Unrelated Odd News: Woman Does Not Use Toilet Paper / Man Attacks Wife with Sandwich / Sex Offenders Sue Over Halloween

Living here in Tennessee I’ve been told of people using corn cobs, Sears catalogs and tree leaves to wipe yourself. But not many locals tell of tales of growing up in outhouses using their hands. But I guess it takes all kinds of people to make the world go ’round.

Mayor Bloomberg may not be too fussed over the city’s startling income gap, but most ordinary New Yorkers have taken notice with small sacrifices to combat these hard times.

But one woman appears to be stretching her dollar a bit too far. A new series on TLC, aptly titled “Extreme Cheapstakes,” features Kay, a New Yorker who refuses to shell out for laundry costs. She even forgoes purchasing toilet paper.

Instead, Kay insists on using her hands, water, and soap to clean below the belt after she urinates. And as she explains, if she takes “a dump,” she wipes herself down with soap.

Why? She “doesn’t believe on spending money on something that you’re just going to throw away.” Dear mayor, please take notice.

But her refusal to spend money on toilet paper isn’t the only thing that makes Kay an extreme cheapskate. She also reveals she hasn’t done laundry in the last three years, which she reckons has helped her save $6 a month. It’s not a fortune, but when you set a strict budget for yourself like she has, every cent counts. Instead she washes all her clothes by hand, while she takes a shower. Kay then hangs them up in the shower and lets them dry naturally, which she claims helps keeps clothes looking newer for longer than if you were using a dryer.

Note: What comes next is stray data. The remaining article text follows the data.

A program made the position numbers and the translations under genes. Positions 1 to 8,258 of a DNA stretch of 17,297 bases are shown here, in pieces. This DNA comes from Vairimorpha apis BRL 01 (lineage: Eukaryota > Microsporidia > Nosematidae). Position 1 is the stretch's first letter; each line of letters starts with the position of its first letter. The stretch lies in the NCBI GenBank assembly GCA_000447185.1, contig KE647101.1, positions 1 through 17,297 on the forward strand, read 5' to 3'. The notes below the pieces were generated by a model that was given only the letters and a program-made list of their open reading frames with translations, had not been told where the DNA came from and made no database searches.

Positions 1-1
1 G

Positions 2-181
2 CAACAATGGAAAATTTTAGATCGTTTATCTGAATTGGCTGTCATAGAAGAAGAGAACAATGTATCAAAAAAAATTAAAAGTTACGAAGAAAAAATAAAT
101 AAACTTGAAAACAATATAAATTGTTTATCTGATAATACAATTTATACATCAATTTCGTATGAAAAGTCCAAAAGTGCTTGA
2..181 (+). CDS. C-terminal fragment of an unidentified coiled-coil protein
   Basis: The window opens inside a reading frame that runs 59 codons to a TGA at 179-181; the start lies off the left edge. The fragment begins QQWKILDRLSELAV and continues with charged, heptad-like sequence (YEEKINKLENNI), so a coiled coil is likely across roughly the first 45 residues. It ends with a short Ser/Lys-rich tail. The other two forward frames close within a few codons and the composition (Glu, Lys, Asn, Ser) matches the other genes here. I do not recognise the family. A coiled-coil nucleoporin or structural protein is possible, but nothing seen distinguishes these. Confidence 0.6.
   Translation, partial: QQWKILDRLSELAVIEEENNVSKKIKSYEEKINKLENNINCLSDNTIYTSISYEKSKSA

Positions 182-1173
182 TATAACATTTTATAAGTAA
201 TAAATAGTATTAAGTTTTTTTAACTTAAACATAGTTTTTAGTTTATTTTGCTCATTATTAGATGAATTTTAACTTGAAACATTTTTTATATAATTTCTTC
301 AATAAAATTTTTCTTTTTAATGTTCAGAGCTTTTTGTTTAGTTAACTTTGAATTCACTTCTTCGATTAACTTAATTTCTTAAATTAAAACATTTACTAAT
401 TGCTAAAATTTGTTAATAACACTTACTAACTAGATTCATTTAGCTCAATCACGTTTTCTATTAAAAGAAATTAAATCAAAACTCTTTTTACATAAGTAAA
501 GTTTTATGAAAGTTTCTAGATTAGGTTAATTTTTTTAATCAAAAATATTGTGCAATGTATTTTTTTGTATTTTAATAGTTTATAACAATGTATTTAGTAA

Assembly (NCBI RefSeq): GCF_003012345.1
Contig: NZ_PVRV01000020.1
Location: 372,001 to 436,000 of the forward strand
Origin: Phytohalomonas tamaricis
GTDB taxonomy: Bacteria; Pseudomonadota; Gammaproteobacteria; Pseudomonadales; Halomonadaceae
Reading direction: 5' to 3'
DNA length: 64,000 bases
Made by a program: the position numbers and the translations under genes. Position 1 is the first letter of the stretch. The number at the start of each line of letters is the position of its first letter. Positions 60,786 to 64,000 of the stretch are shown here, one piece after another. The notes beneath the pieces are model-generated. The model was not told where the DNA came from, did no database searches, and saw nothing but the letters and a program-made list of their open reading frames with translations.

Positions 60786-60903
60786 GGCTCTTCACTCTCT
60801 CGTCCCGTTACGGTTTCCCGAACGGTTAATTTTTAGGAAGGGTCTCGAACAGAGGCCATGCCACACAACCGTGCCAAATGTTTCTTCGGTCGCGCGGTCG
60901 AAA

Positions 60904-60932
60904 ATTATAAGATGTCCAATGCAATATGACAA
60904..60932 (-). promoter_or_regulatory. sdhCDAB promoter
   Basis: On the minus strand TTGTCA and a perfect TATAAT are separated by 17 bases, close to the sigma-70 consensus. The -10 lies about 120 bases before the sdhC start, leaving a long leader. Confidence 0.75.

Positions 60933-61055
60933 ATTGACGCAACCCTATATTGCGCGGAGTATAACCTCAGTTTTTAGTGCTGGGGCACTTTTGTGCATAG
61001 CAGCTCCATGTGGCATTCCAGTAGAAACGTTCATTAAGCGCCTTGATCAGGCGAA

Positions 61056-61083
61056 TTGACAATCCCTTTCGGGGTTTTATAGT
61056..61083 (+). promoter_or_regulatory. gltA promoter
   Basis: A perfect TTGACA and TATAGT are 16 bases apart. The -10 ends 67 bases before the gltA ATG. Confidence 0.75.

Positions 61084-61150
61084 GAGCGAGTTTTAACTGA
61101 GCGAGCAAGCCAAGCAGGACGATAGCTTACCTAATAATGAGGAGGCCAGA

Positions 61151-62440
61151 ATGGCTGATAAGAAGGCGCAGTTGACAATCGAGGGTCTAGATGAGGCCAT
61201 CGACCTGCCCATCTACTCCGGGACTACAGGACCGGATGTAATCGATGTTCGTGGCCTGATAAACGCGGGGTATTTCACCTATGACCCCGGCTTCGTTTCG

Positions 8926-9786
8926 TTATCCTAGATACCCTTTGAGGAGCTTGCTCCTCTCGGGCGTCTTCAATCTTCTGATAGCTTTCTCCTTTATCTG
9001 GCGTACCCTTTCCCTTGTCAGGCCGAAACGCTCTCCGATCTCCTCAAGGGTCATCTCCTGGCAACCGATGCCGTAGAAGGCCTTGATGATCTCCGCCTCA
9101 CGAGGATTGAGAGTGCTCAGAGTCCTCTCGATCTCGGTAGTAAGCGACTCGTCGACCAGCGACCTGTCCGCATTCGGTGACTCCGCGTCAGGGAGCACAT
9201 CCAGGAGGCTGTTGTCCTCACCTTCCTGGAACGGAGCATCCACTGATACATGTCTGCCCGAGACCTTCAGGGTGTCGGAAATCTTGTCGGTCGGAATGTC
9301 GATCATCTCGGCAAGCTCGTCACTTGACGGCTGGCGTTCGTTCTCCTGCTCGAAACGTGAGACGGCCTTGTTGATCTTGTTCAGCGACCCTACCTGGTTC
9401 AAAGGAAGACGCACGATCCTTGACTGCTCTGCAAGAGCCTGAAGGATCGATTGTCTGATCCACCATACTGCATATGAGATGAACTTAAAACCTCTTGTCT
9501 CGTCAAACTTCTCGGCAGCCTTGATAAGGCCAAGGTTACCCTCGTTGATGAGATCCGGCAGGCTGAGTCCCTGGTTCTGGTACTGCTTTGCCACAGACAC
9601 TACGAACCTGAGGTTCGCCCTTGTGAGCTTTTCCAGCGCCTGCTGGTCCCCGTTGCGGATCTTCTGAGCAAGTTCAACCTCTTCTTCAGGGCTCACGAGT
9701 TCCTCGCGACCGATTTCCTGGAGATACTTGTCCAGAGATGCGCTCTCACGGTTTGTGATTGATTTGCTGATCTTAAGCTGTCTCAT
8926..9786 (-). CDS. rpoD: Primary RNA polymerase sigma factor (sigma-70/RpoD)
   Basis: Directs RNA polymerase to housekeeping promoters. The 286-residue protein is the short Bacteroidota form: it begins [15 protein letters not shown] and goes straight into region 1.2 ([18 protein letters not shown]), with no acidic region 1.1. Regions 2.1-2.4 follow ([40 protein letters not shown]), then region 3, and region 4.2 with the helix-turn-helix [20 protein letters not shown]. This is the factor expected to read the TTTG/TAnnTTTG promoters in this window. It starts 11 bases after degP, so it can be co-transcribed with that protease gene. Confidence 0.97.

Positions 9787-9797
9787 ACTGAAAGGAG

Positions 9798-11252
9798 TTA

Man Attacks Wife With Sandwich, Gets Jail Time

A 50-year-old Nebraska man has been accused of attacking his wife with a sandwich, the Associated Press reports.

Larry Spurling of Melbeta, Neb., was arrested late Sunday for disturbing the peace after he allegedly pushed his wife down and “rubbed a sandwich in her face.”

KETV.com writes:

The woman told deputies that Spurling had become irate for “making him live in the county” and “being bored since there is no place for him to walk.”

She said that the argument went on for some time, during which Spurling drank three 24-oz cans of Natty Daddy, a malt liquor with 8 percent alcohol content.

The woman told deputies that she “got tired” of the argument and made herself a sandwich and went to a bedroom.

According to the arrest affidavit, Spurling followed his wife, pushed her onto the bed and assaulted her with the sandwich.

The Scottsbluff Star-Herald notes that while court documents don’t detail the ingredients of the sandwich, a deputy “found several pieces of lunchmeat on the carpet outside of the Spurling’s bedroom and some pieces of sandwich bread inside the bedroom.”

Spurling’s wife allegedly also got mayonnaise on her face and shirt, as well as in her hair.

By the time deputies arrived, Spurling had reportedly left the scene. He was found “lying face down on grass about 10 feet” from the home.

Spurling, who appeared in Scotts Bluff County Court on Monday,pleaded no contest to disturbing the peace in connection with the incident and was sentenced to five days in jail.

Sex Offenders Sue Over Law Prohibiting Halloween Decor

(NEWSER) – A California city cracked down on sex offenders’ Halloween celebrations last month, passing a law prohibiting those convicted of sex crimes from decorating for the holiday or passing out candy at their homes. Now Simi Valley is getting sued by five registered sex offenders and some of their wives and children, who claim the new law violates their First Amendment right to free speech, the Los Angeles Times reports.

Their lawyer says her clients were particularly upset by the part of the law that requires them to post a sign on their front door reading, “No candy or treats at this residence.” “To us, it’s similar to branding,” she said before making, yes, a Holocaust comparison: “We can think of what happened in Nazi Germany, where Jews had to appear in public wearing yellow stars.” She is seeking an injunction from a federal judge barring the city from enforcing the law. Similar laws are in place in several other California cities.